Oct 19, 2006

bacteria that feast on radiation's fruits

The search parameters for life on other planets just widened:
Uranium and other radioactive elements in the rock emit radiation that shatters water molecules, producing high-energy hydrogen gas that is able to cleave chemical bonds.

The bacteria exploit this hydrogen gas to turn sulphate (SO4) molecules from the rock into hydrogen sulphide (HS). It is the energy-trapping equivalent of photosynthesis. The energy of radiation, which makes hydrogen gas energetic enough to form these bonds, replaces the energy of the Sun.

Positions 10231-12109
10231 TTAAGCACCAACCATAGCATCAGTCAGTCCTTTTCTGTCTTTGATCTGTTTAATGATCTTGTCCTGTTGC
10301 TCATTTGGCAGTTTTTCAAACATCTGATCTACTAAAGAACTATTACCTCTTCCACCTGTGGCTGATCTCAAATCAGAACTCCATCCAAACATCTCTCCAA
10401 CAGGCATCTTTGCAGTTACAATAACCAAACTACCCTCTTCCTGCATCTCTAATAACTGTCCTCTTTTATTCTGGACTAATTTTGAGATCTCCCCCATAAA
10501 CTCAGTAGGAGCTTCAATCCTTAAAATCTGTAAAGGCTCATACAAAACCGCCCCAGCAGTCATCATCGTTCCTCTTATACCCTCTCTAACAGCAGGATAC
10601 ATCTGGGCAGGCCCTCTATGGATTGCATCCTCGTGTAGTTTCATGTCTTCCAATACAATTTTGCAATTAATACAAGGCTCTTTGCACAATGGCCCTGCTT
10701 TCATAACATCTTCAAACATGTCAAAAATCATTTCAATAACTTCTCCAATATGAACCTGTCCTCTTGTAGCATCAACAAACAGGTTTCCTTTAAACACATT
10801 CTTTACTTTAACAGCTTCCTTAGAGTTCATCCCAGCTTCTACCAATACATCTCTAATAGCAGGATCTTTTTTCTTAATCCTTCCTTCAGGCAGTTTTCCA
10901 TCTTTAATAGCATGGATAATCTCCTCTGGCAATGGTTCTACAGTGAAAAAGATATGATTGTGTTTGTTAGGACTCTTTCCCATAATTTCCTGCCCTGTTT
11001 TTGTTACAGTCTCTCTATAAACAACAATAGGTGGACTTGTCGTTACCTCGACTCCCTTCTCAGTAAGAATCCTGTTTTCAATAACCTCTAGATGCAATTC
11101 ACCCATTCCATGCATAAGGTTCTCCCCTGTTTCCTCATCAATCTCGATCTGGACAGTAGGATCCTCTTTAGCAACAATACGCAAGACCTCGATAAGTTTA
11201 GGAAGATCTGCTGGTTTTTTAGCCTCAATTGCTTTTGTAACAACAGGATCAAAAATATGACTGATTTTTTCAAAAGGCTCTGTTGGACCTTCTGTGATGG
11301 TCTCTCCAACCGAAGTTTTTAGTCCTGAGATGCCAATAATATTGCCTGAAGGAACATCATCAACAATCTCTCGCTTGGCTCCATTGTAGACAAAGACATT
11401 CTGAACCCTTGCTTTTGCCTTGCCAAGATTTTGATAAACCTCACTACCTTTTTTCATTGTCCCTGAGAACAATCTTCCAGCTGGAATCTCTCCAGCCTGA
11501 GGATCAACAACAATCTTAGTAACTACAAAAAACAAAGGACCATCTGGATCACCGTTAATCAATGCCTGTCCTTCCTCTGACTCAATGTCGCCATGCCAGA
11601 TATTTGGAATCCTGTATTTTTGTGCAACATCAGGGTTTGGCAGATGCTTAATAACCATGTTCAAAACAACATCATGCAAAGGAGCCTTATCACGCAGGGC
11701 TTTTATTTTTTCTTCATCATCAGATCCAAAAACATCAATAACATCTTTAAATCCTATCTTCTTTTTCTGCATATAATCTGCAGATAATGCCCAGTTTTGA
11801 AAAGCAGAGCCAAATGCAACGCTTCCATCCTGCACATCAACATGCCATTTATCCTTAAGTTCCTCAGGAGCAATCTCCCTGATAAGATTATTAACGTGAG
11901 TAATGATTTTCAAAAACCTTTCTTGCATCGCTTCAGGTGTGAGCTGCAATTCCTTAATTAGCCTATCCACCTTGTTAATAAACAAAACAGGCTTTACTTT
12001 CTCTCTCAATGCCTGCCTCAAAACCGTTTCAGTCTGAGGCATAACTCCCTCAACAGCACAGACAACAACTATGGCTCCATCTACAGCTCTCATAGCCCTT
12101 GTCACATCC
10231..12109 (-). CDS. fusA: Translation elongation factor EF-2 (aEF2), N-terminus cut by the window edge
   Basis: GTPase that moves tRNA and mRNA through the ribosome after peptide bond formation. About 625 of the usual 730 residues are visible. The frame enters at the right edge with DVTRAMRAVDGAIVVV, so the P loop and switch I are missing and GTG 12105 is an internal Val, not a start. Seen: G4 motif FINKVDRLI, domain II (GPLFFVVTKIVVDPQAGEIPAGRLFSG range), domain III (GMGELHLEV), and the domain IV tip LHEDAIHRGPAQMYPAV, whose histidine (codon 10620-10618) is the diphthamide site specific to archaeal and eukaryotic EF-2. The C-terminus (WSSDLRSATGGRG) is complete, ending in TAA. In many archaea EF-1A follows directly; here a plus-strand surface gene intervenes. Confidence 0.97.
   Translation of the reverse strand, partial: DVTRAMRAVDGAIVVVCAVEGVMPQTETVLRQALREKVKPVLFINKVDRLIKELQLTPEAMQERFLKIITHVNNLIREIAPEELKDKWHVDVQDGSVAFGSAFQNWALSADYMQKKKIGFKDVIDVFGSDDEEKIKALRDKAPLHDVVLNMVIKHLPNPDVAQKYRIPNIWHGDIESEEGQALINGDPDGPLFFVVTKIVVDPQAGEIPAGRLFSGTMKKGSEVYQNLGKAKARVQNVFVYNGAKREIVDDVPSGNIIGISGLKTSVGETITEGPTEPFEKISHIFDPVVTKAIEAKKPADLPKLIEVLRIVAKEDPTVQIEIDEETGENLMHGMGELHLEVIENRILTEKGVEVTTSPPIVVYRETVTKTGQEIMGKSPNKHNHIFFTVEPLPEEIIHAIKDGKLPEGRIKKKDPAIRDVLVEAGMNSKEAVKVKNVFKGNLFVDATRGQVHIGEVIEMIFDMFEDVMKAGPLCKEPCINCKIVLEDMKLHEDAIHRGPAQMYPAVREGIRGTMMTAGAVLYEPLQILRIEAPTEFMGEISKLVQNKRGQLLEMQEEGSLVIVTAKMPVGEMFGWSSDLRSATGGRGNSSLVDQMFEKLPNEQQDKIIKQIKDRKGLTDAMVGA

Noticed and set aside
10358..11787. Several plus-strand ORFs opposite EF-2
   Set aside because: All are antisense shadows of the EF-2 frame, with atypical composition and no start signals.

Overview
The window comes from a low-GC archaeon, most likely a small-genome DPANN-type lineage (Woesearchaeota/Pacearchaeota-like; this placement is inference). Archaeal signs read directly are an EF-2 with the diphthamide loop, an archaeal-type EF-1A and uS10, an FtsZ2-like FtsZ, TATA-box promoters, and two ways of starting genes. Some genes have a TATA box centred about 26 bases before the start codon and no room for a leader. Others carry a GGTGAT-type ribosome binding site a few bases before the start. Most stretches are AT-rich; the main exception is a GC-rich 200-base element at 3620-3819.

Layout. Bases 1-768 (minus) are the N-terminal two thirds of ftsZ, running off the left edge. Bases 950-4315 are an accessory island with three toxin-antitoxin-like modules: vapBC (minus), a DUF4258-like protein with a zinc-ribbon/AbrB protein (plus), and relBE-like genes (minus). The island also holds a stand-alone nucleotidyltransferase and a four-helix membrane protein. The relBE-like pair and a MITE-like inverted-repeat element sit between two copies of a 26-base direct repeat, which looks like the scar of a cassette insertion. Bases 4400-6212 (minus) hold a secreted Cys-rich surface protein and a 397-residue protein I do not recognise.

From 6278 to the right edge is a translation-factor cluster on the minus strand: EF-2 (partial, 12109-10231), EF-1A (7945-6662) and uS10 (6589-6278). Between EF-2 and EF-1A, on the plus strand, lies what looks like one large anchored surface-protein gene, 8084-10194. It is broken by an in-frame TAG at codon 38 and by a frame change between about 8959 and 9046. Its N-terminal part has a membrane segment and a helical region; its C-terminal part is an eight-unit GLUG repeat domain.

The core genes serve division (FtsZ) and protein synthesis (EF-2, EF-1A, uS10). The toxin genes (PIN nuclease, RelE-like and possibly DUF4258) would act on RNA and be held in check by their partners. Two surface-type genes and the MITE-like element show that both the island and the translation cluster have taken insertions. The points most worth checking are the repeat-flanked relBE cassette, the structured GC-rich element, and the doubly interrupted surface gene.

The bacteria are probably descended from light-dependent strains, which means that certain initial conditions still apply. However, this means that planets that appear cold and dead, a billion light-years distant, may in fact teem with life.

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